Ugetsu ★★★★★

This review may contain spoilers. I can handle the truth.

This review may contain spoilers.

phillip lopate's essay on this tower of world cinema discusses the possibility of mizoguchi's endlessly moving, detached camera to be somewhat like the ghosts it depicts throughout its runtime. ugetsu isn't quite the dreamlike piece (though the iconic shot between the spring and the know the one, comes very close) that the last movie I saw (flowers of shanghai) is, but nonetheless there is an air of floatiness to it. the lake scene, another of the more memorable sequences of this movie, is as close as we get to pure surrealism. otherwise, mizoguchi takes an interesting approach at bringing a ghostly view to what is otherwise a very realistically told story. the scenes don't have too heightened of a fantasy/surrealism edge to them, and the whole of the film is kept fairly easy to follow. it was lovely after watching the ascent to see another war movie where common people are affected by war, though this is of course *the* subject of this movie (opposed to the ascent, which has more depictions). despite its WWII roots, the movie does a fantastic job of being timeless, and it's nice to see that Mizoguchi's ideals haven't really aged in terms of Japanese society and the commentary that comes with it. I would argue too that this movie is one of the more perfectly paced ever made...the 97 minutes absolutely flies by, and I feel every single scene, every single shot is integral to the whole of the film. the subplot, though ideally for comic relief, ends up adding necessary balance to what would be an otherwise extremely bleak story, while at the same time feeling appropriate for commentary within japanese society.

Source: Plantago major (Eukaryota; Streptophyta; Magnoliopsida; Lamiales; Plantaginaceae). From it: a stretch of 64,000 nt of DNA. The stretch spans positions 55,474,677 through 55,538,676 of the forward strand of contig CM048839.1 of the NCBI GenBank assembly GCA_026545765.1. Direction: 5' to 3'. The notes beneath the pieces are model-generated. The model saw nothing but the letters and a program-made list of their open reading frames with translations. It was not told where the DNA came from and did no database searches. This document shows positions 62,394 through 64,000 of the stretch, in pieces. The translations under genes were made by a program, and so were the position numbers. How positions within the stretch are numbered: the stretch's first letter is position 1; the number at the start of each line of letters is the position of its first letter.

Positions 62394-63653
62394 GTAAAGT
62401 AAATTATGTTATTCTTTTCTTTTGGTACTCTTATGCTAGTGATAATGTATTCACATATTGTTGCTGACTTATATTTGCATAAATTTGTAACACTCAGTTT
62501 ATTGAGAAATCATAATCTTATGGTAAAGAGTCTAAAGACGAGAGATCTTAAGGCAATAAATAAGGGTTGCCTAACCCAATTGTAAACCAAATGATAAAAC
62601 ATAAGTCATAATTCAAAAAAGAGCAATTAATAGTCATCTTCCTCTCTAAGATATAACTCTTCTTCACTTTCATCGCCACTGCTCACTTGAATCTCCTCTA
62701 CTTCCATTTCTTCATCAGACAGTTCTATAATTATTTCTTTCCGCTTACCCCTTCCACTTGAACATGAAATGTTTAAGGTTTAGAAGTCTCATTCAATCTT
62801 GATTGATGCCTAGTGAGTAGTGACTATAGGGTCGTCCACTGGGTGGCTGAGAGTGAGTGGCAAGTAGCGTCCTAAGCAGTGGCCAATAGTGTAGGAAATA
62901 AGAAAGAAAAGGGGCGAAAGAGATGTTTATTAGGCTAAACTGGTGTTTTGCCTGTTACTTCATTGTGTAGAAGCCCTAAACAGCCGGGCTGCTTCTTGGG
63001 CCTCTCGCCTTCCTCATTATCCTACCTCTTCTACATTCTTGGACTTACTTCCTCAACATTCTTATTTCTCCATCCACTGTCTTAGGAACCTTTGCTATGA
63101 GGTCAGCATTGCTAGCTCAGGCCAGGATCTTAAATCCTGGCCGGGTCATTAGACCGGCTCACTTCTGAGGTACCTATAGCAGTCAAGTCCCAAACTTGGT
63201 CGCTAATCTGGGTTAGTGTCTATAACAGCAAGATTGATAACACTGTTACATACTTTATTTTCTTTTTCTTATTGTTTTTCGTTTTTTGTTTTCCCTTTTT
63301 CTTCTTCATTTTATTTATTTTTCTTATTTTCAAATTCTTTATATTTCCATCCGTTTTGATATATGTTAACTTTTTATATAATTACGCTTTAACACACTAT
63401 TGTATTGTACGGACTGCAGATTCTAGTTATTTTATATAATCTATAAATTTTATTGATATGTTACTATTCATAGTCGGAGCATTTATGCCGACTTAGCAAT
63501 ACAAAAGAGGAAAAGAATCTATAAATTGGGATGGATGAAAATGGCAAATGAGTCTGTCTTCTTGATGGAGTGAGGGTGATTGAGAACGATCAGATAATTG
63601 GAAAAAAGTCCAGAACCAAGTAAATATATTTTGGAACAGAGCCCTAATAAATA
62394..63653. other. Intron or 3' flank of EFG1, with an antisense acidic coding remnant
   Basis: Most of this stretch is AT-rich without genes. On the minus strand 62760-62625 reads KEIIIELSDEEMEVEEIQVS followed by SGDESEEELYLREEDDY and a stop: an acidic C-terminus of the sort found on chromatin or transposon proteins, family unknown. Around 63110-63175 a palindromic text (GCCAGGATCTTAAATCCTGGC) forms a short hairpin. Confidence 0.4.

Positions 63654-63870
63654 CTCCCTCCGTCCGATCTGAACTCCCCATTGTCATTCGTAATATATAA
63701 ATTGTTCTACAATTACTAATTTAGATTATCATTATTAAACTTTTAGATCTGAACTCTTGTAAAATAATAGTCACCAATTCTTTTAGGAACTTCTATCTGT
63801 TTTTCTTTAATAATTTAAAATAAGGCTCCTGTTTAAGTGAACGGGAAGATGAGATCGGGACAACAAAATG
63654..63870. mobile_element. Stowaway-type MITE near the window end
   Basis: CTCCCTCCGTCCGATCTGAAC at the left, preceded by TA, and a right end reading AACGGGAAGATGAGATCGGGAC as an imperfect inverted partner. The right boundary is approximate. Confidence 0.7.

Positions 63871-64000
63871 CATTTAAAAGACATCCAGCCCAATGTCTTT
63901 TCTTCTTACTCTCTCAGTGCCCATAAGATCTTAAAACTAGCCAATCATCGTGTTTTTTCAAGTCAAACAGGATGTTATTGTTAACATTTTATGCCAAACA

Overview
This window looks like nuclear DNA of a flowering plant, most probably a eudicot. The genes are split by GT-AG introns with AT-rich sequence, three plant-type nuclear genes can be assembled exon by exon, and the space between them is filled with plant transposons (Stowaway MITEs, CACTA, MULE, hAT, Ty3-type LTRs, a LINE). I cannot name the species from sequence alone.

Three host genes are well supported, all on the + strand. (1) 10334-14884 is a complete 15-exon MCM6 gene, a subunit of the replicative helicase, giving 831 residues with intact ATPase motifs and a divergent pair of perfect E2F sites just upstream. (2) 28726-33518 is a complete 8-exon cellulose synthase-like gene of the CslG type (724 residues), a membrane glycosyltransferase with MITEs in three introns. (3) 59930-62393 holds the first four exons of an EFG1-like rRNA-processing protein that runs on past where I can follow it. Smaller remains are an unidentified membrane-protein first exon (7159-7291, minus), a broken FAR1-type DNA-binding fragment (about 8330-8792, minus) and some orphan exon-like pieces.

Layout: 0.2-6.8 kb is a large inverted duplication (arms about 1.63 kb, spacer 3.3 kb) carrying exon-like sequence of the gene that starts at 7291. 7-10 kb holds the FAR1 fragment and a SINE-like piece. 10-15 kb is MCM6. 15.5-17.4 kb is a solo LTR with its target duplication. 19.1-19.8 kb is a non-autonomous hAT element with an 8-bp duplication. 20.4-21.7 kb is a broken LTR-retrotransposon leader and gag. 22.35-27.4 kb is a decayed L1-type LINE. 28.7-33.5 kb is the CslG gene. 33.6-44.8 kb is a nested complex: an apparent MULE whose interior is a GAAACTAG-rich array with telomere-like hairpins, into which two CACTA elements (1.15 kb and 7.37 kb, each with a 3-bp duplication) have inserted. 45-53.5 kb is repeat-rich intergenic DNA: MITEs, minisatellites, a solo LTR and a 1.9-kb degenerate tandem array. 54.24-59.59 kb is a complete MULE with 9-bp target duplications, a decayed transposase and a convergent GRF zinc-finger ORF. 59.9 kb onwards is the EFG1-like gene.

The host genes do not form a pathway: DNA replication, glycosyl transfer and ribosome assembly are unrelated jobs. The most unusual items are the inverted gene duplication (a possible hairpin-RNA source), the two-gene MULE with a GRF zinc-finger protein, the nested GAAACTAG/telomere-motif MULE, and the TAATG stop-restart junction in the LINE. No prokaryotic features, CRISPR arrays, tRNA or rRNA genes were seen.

will have to revisit with the commentary soon, this was my first time watching this in awhile and I'll go up from 4.5 to 5 on it. there's a reason this is as regarded as it is...

Ryan liked this review